HENDERSONVILLE, Tennessee—STR released its revised 2008 and 2009 forecasts and its projections for the U.S. hotel industry’s performance in 2010.
(View report: Revised STR projections for 2008, 2009, 2010 (updated 22 January 2008))
“We look for things to get tougher before they get better,” said Randy Smith, CEO of STR. “We’ve had an entire year in which we’ve had a cheap dollar fuelling more international visitors, and New York to date has had another good year. We expect those two things to level, so two of the things that have been good for the U.S. lodging industry aren’t going to be there in the foreseeable future.”
The revised 2008 forecast includes the following:
• a 3.0-percent drop in occupancy from year-end 2007 to 61.2 percent;
• a 3.4-percent increase in average daily rate average from year-end 2007 to $107.44;
• a 0.4-percent increase in revenue per available room from year-end 2007 to $65.75; and
• a 2.5-percent increase in supply and a 0.5-percent decrease in demand.
Mark Lomanno, president of STR, said one encouraging sign for the industry is that despite the turbulent economic environment expected for the next two years, ADR growth should remain in positive territory.
“What is different this time than with the last two downturns is hotel operators are less inclined to give rate away,” Lomanno said. “They have learned that holding rate is important for their business in both the short- and long-term.”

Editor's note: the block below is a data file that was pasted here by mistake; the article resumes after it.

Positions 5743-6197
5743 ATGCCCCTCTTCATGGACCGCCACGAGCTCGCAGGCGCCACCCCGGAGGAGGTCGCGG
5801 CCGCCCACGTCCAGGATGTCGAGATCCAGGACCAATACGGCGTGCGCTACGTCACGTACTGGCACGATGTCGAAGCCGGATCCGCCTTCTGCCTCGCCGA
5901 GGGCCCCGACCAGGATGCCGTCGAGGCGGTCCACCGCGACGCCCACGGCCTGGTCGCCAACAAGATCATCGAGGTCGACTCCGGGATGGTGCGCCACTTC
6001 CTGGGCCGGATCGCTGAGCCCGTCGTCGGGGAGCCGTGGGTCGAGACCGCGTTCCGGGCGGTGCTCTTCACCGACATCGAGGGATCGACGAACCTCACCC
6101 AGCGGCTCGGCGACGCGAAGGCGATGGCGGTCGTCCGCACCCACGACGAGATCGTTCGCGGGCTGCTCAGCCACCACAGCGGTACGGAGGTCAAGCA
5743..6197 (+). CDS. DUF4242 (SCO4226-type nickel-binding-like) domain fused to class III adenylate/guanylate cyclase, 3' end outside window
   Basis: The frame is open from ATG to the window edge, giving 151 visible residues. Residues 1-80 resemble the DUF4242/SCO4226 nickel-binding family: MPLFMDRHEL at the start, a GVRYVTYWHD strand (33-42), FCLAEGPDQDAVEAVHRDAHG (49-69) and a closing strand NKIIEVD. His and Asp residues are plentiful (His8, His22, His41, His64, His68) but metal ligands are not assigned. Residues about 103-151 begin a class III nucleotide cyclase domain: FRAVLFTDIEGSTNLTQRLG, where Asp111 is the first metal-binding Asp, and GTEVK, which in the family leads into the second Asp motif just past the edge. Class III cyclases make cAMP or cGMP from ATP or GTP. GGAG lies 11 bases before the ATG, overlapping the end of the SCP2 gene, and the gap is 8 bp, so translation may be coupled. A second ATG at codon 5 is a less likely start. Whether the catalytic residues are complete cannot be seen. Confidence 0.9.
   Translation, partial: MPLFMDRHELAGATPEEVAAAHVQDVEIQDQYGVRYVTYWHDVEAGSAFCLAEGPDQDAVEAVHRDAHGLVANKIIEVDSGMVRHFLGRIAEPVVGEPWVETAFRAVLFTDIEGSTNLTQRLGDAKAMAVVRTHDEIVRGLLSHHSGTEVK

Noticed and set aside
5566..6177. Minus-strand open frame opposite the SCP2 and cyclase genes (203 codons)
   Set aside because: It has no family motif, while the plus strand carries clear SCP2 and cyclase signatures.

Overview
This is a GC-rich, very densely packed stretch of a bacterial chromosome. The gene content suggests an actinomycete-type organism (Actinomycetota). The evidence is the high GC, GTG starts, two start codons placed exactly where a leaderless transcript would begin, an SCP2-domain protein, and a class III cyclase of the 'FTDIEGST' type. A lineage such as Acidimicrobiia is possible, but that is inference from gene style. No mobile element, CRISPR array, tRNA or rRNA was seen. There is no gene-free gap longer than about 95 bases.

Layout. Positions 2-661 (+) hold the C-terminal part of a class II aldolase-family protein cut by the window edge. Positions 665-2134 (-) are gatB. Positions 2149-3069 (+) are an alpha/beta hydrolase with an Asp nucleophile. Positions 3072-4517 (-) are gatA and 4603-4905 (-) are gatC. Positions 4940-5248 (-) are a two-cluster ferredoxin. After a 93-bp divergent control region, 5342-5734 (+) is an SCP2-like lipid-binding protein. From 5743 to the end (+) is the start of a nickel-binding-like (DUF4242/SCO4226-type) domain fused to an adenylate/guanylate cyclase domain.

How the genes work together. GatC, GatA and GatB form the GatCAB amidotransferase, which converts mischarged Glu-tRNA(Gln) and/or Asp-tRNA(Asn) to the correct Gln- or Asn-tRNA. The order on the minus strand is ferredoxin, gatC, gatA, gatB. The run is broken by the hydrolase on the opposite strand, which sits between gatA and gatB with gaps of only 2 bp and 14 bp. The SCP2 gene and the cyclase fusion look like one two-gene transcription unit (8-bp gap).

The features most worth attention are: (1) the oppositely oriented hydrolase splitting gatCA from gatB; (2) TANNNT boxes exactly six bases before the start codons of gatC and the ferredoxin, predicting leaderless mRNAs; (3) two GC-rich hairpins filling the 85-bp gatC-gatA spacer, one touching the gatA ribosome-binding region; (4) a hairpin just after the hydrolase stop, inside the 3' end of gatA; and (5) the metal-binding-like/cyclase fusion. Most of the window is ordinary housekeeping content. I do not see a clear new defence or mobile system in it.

| Mark Lomanno
For 2009, STR projects:
• a 3.5-percent year-over-year decline in occupancy to 59.1 percent—the lowest level since 2003, when it was 59.2 percent;
• a 1.0-percent year-over-year increase in ADR to an all-time industry best of $108.52;
• a 2.5-percent year-over-year decline in RevPAR to $64.10.
• a 2.4-percent year-over-year increase in supply and a 1.0-percent decrease in demand.
Smith said that on the development front, the opposite of what occurred during 2008 will happen during 2009.
“In 2008, the increases in supply built to a crescendo as the year went on,” Smith said. “The deeper we get into 2009, the fewer new hotel rooms we will see enter the industry.”
Lomanno said development pipeline attrition will be higher than normal—even with projects that have broken ground—because of the continued tightness in the financial markets.
For 2010, STR projects:
• a 0.6-percent year-over-year decline in occupancy to 58.7 percent;
• a 2.1-percent year-over-year increase in ADR to a record $110.80;
• a 1.5-percent year-over-year increase in RevPAR to $65.06; and
• a 1.2-percent increase in supply and a 0.6-percent increase in demand.
About STR & STR Global:
For 25 years, Smith Travel Research has been the recognized leader for lodging industry benchmarking and research. Smith Travel Research and STR Global offer monthly, weekly, and daily STAR benchmarking reports to more than 36,000 hotel clients, representing nearly 5 million rooms worldwide. STR is headquartered in Hendersonville, Tenn., and STR Global is based in London. For more information, visit www.smithtravelresearch.com or www.strglobal.com.
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